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Despite a seven-month decline in the size of china’s pig herd due to African swine fever, feed demand in China has decreased only marginally. Imports of U.S. soybeans, however, continue to drop dramatically.
What happens when our anti-vaxxer consumer becomes concerned with the idea that a vaccine may give chicken, hog, or cattle some sort of permanent health issues, like the ones they claim can result from human vaccination?
In its latest update on the global African swine fever (ASF) situation, Rabobank said hog losses in China have reached critical levels, the rest of the world’s producers cannot make up the difference, and disruption will intensify as the disease continues to spread.
In recent weeks, African swine fever (ASF) has been reported for the first time in Serbia, and the disease in spreading in domestic pigs in Bulgaria, Moldova, Poland, Romania, Russia, Slovakia, and Ukraine. Two new outbreaks have also been recorded in South Africa.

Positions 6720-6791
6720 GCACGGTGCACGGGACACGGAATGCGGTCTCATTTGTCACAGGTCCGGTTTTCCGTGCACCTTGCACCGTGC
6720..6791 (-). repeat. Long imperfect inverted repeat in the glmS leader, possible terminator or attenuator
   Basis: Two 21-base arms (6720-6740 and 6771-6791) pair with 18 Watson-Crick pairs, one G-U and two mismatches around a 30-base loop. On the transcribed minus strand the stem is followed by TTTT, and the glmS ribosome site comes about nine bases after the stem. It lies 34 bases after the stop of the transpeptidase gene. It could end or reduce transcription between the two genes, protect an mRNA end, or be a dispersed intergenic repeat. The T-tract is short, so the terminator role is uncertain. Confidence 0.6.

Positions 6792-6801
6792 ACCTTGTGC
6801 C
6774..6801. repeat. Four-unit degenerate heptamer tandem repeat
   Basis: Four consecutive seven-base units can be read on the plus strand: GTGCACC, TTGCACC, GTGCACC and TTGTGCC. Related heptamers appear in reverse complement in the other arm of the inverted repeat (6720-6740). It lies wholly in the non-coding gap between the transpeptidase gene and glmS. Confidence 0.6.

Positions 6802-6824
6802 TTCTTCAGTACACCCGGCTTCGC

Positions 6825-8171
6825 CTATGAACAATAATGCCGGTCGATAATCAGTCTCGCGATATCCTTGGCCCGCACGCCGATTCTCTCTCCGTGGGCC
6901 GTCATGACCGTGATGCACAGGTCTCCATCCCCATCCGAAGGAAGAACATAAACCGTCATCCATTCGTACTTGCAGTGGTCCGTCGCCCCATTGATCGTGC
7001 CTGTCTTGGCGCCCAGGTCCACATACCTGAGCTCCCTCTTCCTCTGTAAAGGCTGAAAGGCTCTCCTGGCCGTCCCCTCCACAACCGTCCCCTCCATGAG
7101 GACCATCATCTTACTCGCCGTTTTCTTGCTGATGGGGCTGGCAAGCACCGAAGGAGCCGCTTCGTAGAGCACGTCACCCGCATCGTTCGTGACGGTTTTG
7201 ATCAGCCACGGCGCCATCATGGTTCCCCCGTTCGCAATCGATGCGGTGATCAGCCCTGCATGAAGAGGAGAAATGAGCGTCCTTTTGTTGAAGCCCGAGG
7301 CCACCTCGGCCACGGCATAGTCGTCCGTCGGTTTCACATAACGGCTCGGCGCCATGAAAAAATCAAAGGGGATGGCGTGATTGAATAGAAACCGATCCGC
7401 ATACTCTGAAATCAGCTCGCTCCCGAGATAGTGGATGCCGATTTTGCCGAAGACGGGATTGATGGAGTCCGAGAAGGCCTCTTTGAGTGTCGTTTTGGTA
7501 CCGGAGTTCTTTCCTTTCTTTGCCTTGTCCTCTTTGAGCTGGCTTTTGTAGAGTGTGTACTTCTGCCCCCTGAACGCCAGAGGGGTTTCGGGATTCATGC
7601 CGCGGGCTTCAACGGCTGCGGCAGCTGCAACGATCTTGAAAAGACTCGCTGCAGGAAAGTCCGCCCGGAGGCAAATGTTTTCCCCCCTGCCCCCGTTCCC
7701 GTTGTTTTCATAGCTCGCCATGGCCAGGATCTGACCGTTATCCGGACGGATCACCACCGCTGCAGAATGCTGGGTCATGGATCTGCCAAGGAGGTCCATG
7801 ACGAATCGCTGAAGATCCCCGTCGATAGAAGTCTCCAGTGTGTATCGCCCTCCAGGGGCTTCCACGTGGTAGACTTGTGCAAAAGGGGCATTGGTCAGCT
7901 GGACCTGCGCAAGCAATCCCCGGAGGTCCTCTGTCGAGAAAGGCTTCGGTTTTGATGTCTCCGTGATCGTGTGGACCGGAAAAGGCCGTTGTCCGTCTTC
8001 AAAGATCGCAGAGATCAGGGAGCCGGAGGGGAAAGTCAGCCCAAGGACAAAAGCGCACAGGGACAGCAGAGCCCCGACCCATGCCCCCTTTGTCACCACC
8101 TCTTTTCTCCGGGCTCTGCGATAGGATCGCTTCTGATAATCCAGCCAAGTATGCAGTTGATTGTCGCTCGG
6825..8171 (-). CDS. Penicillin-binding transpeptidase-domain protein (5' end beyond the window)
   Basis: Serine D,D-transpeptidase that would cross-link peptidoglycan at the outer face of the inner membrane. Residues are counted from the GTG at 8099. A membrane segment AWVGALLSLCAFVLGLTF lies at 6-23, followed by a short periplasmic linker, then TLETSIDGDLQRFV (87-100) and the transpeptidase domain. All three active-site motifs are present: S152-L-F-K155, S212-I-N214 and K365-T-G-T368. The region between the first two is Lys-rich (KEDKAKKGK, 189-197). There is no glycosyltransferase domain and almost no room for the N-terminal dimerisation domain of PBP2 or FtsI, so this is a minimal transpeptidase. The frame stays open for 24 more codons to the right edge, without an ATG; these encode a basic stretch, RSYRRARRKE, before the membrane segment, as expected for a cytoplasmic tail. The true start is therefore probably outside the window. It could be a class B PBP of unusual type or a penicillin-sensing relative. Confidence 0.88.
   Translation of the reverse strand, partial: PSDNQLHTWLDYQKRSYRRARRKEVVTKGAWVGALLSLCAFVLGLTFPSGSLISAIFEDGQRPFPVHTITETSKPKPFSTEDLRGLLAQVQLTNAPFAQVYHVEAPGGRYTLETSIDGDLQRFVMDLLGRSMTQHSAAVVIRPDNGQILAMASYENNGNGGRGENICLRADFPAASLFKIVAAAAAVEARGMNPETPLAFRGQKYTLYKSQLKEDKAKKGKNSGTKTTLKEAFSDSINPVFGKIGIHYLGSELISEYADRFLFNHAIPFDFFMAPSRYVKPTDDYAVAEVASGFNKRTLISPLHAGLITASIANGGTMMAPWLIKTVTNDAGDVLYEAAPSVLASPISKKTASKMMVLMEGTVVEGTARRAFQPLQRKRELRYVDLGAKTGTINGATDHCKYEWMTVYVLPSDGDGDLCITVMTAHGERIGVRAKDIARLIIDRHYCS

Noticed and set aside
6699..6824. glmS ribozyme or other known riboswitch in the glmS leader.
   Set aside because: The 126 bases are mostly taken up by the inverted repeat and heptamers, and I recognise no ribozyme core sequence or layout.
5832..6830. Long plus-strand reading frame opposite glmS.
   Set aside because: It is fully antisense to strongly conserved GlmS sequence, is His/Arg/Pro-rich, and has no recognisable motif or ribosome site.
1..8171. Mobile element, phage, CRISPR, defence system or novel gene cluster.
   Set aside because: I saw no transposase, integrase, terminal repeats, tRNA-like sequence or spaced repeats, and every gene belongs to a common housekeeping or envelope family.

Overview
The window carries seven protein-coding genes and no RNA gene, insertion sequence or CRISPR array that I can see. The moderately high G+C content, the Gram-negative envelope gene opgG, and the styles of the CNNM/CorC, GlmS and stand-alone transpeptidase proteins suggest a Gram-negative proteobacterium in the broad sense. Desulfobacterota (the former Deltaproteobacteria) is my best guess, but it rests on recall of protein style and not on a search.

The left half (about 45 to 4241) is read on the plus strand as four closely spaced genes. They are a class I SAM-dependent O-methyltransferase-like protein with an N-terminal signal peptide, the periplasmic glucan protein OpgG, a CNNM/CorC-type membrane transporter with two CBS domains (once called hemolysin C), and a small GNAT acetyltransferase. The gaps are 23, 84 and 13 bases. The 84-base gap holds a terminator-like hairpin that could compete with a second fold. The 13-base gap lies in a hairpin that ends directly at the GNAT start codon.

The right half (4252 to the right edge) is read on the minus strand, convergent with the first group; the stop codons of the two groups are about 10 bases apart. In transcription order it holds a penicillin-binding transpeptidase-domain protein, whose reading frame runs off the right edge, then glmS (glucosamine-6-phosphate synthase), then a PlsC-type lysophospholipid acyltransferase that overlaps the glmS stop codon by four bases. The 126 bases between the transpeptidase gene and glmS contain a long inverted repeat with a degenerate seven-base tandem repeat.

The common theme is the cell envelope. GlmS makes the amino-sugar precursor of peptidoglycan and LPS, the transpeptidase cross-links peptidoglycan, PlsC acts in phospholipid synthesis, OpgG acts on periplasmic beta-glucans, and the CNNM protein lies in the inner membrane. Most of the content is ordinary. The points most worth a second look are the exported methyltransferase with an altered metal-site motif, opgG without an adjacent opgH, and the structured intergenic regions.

Perhaps it is an overreaction. Perhaps it is an opportunity to cut back on costs. Perhaps it is neither or both, but I have heard of cases where major pig producers are keeping growing-finishing gilts back for breeding as they decided to stop bringing in new genetic stock in fear of introducing the African swine fever (ASF) virus to their herds.
Another victim of the African swine fever (ASF) virus that is wiping out a huge chunk of the global pig industry, with no sign it has peaked, is the feed additives industry. Unlike previous years when this industry made tremendous gains by siding with the movement to reduce antibiotic usage in the animal industry, there appears very little role left for it to play in the crisis.
Since the Chinese authorities reported the first cases of African swine fever (ASF) in Liaoning province in August 2018, the disease has spread widely within China, and to other states in Asia — Cambodia, Laos, Mongolia, Myanmar and Vietnam — as well as to Europe and South Africa.